Eighty percent of your baby's energy needs are met by carbohydrates, mainly in the form of glucose, and almost 20 percent from protein. Fat is not used as an energy source but it is used for growth. All mineral, vitamin, and calcium needs are met from your own reserves and your diet. Two possible exceptions are iron and folate, a water-soluble vitamin that occurs naturally in foods; folic acid is the synthetic version. Folate does not easily cross the placenta to reach and nourish your baby. Your own iron reserves may already be low if you eat little or no red meat or if this pregnancy has followed on quickly from your last one. Your baby needs iron (and folate) to make red blood cells and because only a small percentage of iron in your diet is absorbed, iron supplementation is often recommended at this stage.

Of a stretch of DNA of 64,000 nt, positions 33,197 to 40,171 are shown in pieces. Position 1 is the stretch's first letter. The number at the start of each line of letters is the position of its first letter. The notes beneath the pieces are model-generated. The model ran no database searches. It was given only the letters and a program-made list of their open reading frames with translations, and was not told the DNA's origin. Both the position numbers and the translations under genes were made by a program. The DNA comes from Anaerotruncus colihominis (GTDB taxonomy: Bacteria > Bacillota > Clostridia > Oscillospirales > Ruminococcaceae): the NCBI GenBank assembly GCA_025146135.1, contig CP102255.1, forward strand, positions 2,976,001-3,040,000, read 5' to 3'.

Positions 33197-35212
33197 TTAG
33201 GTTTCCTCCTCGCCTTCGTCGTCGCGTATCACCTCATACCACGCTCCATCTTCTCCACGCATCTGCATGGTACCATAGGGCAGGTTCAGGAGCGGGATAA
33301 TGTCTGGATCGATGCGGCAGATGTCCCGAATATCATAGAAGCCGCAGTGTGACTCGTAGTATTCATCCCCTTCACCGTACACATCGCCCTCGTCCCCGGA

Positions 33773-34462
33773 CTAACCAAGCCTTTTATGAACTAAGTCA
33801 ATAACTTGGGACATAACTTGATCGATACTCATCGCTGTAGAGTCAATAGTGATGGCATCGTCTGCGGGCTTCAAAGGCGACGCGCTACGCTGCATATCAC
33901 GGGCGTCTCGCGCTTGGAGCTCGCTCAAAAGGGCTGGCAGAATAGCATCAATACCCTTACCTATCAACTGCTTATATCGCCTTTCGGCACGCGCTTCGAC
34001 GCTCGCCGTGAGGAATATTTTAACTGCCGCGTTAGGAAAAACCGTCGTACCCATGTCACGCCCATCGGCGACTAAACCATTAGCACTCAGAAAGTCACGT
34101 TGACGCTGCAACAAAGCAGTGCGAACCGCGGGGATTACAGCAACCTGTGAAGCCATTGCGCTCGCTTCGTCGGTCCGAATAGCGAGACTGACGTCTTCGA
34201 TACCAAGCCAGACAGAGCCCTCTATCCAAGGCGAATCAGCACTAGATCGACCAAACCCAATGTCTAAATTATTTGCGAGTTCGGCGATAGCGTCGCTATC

While all of your baby's gut structures were present by 20 weeks, it is not until this stage that all the enzymes needed for digestion are activated and the absorptive surface of the gut is established to a degree that would enable your baby to feed if she were born now.